Native-Nori: UK-Native Seaweed (Nori) Aquaculture for Nutrient-Dense, Low Resource-Use Foods

Lead: PEBL (CIC); Collaborator: Pontus Research Ltd; Funder: UKRI (£29,857); May 2020–April 2021.

The proposal aims to conduct a feasibility study to cultivate a UK-native seaweed species, Porphyra Umbilicalis using a combination of low-cost and low-resource-use hatchery and intertidal aquaculture processes. This will be a transformative progression on previous seaweed aquaculture processes used in the UK and Europe, which primarily focus on Brown Kelp (Laminaria) species such as Laminaria Latissima. The key drivers for cultivating the Porphyra species are:

  1. high market value (especially in local markets) and reduced set-up and running costs;
  2. high-protein, mineral and vitamin content;
  3. low resource use for producing crop.

This project aimed to assess the technical, economic and environmental feasibility of implementing a novel aquaculture process. The outcome was a feasibility assessment providing operational plans, environmental impacts, and the financial viability to run such an operation over the long term.

Skateboarding in Palestine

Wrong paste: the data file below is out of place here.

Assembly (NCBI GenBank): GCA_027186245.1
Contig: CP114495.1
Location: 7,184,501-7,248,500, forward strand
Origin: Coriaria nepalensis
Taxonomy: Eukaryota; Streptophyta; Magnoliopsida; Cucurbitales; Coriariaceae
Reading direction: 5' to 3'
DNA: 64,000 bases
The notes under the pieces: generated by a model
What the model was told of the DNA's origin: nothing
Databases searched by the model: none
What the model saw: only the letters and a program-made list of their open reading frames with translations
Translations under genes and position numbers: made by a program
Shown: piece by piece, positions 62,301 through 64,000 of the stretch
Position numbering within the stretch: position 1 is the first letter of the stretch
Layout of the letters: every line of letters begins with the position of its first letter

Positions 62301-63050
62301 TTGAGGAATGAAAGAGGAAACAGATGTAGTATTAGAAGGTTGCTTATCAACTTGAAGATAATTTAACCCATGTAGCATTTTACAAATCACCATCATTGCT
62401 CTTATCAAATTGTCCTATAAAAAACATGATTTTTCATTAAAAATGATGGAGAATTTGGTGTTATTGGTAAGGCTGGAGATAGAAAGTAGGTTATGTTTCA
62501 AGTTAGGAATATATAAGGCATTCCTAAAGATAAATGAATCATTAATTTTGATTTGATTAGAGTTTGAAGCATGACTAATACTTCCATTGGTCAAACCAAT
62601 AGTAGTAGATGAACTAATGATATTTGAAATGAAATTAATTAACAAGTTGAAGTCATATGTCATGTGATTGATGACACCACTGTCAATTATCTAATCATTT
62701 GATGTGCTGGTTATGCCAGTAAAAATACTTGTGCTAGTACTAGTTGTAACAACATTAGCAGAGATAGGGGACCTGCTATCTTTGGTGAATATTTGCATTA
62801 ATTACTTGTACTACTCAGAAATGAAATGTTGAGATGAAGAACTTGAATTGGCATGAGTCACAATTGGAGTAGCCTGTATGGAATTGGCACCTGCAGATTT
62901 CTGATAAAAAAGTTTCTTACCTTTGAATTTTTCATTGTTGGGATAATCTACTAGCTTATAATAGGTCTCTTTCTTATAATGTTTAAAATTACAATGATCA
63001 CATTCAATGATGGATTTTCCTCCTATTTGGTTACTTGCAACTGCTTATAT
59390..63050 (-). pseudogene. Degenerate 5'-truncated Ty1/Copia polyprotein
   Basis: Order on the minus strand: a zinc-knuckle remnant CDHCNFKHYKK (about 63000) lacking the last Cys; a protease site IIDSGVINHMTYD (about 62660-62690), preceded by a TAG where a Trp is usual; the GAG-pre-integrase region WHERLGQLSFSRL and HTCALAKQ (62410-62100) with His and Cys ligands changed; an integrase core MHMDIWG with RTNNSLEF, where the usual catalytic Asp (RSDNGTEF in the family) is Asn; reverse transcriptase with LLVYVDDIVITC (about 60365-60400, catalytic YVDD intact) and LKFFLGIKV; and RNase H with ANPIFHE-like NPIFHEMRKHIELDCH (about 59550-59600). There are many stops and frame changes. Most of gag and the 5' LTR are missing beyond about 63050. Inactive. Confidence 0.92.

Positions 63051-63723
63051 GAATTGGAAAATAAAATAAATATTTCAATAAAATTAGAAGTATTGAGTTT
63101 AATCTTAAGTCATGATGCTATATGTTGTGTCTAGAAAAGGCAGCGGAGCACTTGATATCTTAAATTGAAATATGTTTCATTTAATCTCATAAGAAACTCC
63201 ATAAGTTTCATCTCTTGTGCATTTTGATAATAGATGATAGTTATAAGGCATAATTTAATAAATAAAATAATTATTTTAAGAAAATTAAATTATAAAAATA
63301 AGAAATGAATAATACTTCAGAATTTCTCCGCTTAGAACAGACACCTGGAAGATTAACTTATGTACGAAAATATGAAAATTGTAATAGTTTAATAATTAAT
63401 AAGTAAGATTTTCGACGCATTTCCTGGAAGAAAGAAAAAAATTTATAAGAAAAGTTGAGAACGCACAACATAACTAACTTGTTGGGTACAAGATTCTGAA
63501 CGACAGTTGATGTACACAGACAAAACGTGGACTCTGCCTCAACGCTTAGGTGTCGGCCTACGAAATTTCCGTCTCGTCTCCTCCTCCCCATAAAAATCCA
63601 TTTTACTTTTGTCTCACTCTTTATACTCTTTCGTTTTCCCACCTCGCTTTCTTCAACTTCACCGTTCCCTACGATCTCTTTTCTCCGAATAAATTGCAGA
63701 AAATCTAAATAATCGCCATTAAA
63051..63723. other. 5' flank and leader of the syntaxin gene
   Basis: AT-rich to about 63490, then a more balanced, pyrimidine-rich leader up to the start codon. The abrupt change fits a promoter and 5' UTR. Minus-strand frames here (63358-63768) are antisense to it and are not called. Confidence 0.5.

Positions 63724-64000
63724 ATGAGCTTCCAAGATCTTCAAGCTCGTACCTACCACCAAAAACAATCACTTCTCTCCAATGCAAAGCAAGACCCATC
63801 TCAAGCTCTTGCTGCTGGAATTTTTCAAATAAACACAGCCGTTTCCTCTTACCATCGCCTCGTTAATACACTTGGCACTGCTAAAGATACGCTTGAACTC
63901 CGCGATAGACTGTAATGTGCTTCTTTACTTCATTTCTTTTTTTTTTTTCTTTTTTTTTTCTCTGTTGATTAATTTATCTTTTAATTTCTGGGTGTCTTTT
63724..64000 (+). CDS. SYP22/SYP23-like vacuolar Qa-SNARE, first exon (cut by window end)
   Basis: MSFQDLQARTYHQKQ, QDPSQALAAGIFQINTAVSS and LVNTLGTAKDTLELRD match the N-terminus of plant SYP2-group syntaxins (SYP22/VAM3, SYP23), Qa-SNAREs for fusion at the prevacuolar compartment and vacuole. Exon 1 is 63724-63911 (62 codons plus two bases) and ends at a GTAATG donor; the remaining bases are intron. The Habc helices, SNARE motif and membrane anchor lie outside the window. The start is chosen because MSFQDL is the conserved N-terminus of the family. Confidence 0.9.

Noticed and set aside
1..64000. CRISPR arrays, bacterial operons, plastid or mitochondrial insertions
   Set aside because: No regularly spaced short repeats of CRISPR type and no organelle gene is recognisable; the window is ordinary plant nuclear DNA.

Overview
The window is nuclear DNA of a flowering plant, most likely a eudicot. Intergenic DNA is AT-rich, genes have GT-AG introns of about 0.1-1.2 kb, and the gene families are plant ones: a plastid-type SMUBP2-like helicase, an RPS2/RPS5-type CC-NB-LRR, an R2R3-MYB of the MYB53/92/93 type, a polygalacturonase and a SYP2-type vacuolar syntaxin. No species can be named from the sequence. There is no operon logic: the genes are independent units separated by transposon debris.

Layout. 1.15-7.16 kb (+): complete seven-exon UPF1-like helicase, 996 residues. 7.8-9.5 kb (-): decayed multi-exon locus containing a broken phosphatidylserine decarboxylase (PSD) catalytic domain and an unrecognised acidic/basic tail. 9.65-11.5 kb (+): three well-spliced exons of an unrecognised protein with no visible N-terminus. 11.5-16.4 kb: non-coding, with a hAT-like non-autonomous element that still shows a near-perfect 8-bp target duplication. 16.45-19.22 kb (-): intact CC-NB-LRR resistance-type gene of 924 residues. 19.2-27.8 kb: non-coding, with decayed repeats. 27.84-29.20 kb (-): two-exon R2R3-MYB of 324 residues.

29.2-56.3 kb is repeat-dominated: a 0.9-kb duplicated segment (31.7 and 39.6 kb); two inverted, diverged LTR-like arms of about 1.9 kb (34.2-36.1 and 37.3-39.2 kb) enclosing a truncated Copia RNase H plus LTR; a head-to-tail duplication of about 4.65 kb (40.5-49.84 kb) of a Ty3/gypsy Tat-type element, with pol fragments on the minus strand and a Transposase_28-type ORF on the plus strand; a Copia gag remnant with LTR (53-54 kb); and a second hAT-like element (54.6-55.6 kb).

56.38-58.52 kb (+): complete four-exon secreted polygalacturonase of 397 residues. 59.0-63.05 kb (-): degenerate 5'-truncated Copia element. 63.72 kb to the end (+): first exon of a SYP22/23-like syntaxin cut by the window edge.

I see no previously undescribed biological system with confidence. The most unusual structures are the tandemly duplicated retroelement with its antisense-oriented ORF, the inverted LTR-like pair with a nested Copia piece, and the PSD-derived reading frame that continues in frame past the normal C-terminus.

Funded through research capability, Sheffield Hallam University; Annual periods throughout August 2015–October 2018.

Participant observation and interviews with SkatePal participants at the Asira Al-Shamalyia skatepark, Occupied West Bank. This study explored:

  • participants perspectives on skateboarding as a new activity within their local community
  • incentives and barriers to participation
  • benefits and drawbacks to participation in skateboarding and spending time at the skatepark

Outcomes from this project include two journal articles and two book chapters.

<h4>Research projects</h4> <p>Any research projects I'm currently working on will be listed below. Our list of all <a href="https://ahc.leeds.ac.uk/dir/research-projects">research projects</a> allows you to view and search the full list of projects in the faculty.</p>

Qualifications

  • PhD, University of Plymouth, 2015
  • PGCert Learning & Teaching in HE, 2007
  • MA, Manchester Metropolitan University, 2006
  • BA (Hons), University of Northampton, 2005

Professional memberships

  • Fellow of the Higher Education Academy

Student education

I teach primarily within the Applied Theatre and Intervention masters programme, as well as on the undergraduate Theatre and Performance programme.

<h4>Postgraduate research opportunities</h4> <p>We welcome enquiries from motivated and qualified applicants from all around the world who are interested in PhD study. Our <a href="https://phd.leeds.ac.uk">research opportunities</a> allow you to search for projects and scholarships.</p>